Discussion in 'Thailand' started by vogelcommando, 4 Jul 2016.
Breeding ban for tigers in privat zoos :
Breeding ban on tigers in private zoos | Bangkok Post: news
I wish if possible, some 30 tigers (if Indochinese) from Thai zoos, to be sent in other zoos, for starting of captive breeding of Indochinese tiger.
Part of me wonders if the supply of captive produce is ceased won't that then just have a knock on effect of boosting the price and thus attractiveness to poachers of the wild stock. I've often felt that where there's a market there will be a supply when it comes to peoples demands.
Trying to cut the supply is one solution; but generally speaking cut off one source and the market will seek out another; about all you can achieve is restricting the market through economics so that instead of being commonly affordable you get it becoming more and more niche; however in todays world there are sufficient affluent people to be a serious problem.
The only real way is to cut demand; however that seems to be a very hard nut to crack and I feel its why so many schemes focus then on the potential supply.
It's a risk as similarly cutting supply more and more and thus driving the price up; in theory; also drives the market smaller and thus potentially makes it easier to prosecute/tackle.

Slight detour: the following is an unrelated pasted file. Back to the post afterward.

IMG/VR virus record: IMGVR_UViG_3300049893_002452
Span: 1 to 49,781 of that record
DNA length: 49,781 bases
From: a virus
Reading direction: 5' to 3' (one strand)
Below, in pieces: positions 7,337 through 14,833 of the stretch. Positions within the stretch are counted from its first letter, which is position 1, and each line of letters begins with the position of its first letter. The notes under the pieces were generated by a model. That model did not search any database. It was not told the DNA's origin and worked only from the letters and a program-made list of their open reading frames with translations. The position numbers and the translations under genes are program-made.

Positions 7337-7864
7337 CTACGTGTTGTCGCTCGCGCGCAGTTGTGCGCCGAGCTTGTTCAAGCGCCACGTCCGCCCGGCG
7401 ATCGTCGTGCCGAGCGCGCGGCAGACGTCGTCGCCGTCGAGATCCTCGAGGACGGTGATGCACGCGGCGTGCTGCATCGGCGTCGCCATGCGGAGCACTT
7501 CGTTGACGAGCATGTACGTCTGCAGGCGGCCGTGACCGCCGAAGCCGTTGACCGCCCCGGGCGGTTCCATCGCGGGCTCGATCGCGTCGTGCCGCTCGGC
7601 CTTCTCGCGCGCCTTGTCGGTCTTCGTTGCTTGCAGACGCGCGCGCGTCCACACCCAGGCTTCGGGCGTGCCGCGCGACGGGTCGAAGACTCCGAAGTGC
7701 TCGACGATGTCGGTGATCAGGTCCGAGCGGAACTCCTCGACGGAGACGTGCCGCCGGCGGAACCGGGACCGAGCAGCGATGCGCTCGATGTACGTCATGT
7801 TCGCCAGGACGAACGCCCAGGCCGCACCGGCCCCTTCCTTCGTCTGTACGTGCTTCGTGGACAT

Reading the article this ban seems to be a short term step in achieving a national DNA database structure. Then allowing breeding to commence thereafter whilst the government can then keep better tabs on the individual tigers and their offspring. Although any site undertaking illegal activities might well just keep breeding tigers; but it gives another level of legislation to prosecute them under if/when they are caught (which might be the overall intention as any legally operating site wouldn't in theory; be trading into the tiger parts market).
The opposite of the breeding-ban --> speed-breeding :
Suspected speed-breeding in tiger tourism industry | The New Daily
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